SURGERY AT HANCOCK MEDICAL
From an expert anesthesia staff to our professional and attentive recovery nurses, our talented surgery team ensures your comfort as an inpatient or outpatient.
A full range of surgical services includes general, vascular, orthopedic, ENT, urological, ophthalmology, oral and plastic surgery.
With all surgeries at Hancock Medical, you will have blood tests or other routine tests to ensure you are healthy enough for surgery. Before surgery, an anesthesiologist will talk with you and explain the type of anesthesia you’ll be given to keep you asleep and free of pain during surgery.
1. Screening Colonoscopy (General Surgeons Brian Anthony, M.D., Joseph Lee, M.D., David Rimmer, M.D.)
Colon cancer is a serious but highly curable malignancy. A colonoscopy can reveal:
- Polyps – fleshy tumors which can develop into colon cancer
- Colitis – chronic, recurrent inflammation of the colon
- Diverticulosis and Diverticulitis – pockets along the intestinal wall that develop over time and can become infected
Colonoscopy prep is to clean the colon. Patient receives instruction to drink solution which flushes the colon clean. Patient drinks only clear liquids and eats no food for the day before the exam.
Procedure is performed on outpatient basis. Patient is mildly sedated. Polyps are painlessly removed. Procedure takes 15-30 minutes. After recovery period of one hour, physician will explain the findings.
Colonoscopy is performed to identify and/or correct a problem in the colon.
2. Laparoscopic Gallbladder Surgery (General Surgeons Brian Anthony, M.D., Joseph Lee, M.D., David Rimmer, M.D.)
Uses a small light and camera to provide images from inside the abdomen. No laser is used.
Laparoscopic surgeries result in small incisions, less pain, and faster recovery.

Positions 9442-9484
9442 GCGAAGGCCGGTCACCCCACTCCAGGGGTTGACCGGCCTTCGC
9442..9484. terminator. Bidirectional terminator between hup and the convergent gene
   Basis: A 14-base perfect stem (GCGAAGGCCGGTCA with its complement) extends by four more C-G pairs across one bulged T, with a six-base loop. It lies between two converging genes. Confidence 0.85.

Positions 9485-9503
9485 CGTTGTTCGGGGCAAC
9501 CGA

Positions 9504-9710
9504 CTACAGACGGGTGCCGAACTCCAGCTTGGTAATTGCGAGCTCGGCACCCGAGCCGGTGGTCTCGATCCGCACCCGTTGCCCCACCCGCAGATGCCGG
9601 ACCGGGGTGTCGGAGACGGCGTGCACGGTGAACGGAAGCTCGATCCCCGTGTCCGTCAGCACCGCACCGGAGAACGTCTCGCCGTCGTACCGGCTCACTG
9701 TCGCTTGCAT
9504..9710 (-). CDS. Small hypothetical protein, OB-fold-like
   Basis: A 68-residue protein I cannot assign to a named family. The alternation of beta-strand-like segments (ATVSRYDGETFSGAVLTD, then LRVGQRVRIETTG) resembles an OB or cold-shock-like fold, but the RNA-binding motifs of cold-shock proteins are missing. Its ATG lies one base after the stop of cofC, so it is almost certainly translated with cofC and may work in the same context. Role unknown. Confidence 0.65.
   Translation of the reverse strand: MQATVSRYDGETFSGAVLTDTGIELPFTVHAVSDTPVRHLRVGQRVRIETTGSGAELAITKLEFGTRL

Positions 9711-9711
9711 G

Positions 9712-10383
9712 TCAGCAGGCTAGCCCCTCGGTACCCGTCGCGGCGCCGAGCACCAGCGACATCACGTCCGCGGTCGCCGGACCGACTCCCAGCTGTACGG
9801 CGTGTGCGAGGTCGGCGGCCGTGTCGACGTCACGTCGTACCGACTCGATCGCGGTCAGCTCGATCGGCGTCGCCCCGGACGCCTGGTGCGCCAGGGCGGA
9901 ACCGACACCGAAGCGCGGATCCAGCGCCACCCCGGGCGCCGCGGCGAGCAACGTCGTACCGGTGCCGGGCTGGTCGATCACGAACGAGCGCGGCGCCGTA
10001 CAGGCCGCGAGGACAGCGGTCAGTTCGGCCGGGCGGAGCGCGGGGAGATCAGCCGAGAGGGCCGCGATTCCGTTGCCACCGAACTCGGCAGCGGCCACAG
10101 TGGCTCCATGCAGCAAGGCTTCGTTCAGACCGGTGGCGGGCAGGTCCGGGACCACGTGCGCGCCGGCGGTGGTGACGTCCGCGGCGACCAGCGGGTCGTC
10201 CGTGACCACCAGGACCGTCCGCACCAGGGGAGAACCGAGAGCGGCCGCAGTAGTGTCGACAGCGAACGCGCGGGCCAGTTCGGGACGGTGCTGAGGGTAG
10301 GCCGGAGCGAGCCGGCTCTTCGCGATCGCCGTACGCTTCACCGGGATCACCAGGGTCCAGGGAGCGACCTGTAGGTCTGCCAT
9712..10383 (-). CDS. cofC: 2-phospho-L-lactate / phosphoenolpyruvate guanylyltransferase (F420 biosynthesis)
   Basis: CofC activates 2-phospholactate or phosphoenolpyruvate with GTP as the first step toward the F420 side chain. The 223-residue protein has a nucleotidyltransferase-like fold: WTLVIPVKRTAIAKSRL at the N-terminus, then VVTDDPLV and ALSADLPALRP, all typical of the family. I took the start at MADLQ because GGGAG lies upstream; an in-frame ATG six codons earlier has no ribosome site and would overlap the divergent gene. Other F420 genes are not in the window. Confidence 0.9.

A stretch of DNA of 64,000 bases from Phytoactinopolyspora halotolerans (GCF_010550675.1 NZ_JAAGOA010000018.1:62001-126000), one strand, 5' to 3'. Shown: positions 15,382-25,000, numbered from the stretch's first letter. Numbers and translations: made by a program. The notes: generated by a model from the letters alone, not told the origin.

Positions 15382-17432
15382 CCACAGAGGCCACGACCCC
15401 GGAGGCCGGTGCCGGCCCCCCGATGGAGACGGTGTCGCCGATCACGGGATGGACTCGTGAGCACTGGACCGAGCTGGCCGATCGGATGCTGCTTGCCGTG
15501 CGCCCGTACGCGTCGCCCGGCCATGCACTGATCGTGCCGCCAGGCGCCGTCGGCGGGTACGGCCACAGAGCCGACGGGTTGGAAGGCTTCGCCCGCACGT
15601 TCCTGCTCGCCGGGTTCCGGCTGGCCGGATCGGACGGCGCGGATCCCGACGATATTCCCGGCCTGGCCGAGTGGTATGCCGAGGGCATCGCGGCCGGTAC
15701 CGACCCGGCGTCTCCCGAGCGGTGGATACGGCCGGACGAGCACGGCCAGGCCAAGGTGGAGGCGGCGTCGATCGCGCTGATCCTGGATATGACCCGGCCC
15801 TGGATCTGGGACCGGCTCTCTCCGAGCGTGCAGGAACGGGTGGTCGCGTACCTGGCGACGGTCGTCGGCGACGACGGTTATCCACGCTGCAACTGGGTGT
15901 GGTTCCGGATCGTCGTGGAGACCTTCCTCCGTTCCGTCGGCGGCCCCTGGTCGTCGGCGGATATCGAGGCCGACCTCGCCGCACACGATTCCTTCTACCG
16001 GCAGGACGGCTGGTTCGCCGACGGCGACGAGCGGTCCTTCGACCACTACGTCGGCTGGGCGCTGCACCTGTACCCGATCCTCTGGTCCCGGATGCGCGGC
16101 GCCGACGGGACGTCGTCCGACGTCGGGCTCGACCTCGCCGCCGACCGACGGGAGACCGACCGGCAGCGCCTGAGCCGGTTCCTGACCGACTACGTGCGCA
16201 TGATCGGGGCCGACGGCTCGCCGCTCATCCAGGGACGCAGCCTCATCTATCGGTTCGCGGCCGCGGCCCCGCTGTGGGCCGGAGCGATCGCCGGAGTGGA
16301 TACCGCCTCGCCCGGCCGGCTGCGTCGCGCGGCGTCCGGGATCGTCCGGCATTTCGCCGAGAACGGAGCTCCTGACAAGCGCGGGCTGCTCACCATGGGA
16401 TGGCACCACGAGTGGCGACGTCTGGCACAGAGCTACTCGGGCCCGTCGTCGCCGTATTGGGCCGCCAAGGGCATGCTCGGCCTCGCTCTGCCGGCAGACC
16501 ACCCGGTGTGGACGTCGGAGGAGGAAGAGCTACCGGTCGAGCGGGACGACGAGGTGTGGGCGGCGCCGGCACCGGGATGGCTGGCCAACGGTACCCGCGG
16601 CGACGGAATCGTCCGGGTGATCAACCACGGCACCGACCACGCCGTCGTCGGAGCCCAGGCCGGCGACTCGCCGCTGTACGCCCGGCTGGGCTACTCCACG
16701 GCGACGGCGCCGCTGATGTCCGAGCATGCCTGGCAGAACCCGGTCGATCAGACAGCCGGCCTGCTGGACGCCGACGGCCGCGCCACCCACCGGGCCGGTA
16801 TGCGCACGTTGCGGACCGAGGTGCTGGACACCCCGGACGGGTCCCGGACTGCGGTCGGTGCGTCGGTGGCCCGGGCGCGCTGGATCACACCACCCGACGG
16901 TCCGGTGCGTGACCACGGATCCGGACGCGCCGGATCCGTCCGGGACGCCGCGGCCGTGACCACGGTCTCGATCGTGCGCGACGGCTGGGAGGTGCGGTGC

You can usually leave the hospital the same day as the surgery. Recovery time, on average, is 5 to 10 days before returning to work.
Symptoms of Gallbladder Problems:
· Severe pain or aching in the upper abdomen. The pain may come and go or it may remain constant.
· A dull ache beneath the ribs or breastbone
· Back pain or pain in the right shoulder blade.
· Nausea, upset stomach, heartburn or vomiting.
The best way to remove stones and prevent new ones from forming is by removing the gallbladder. Laparoscopy differs from traditional open surgery because only small incisions in the skin are needed.
3. Prostate Cancer and Prostate Enlargement (Urologist Arthur Matthews, M.D.)
Yearly testing is the best way to find prostate cancer early and can save your life.
Testing involves both a PSA blood test and a rectal exam. If either test result is not normal, a biopsy is usually done.
Free Prostate Screenings scheduled every September at Hancock Medical.
- The prostate-specific antigen (PSA) test is a blood test which measures proteins made by prostate cells. The higher the level, the more likely cancer is present.
- The rectal exam is one in which the doctor checks for lumps or enlargements of the prostate.
Often, prostate cancer has no symptoms. But symptoms may include:
- Difficulty with urinating, including weak flow; urinating often, especially at night; pain or burning during urination; or blood in the urine.
- Nagging pain in the back, hips or pelvis.
Prostate cancer risk factors:
- Age – As you get older, chance of prostate cancer increases.
- Family History – if a close family member has prostate cancer, your chance of developing it is higher.
- Race – African American men have the highest rate of prostate cancer in the world.
- Diet – If you eat food high in animal fats from meat or dairy products, you may have a greater chance or developing prostate cancer.
4. Breast Biopsy (General Surgeons Joseph Lee, M.D. and David Rimmer, M.D.)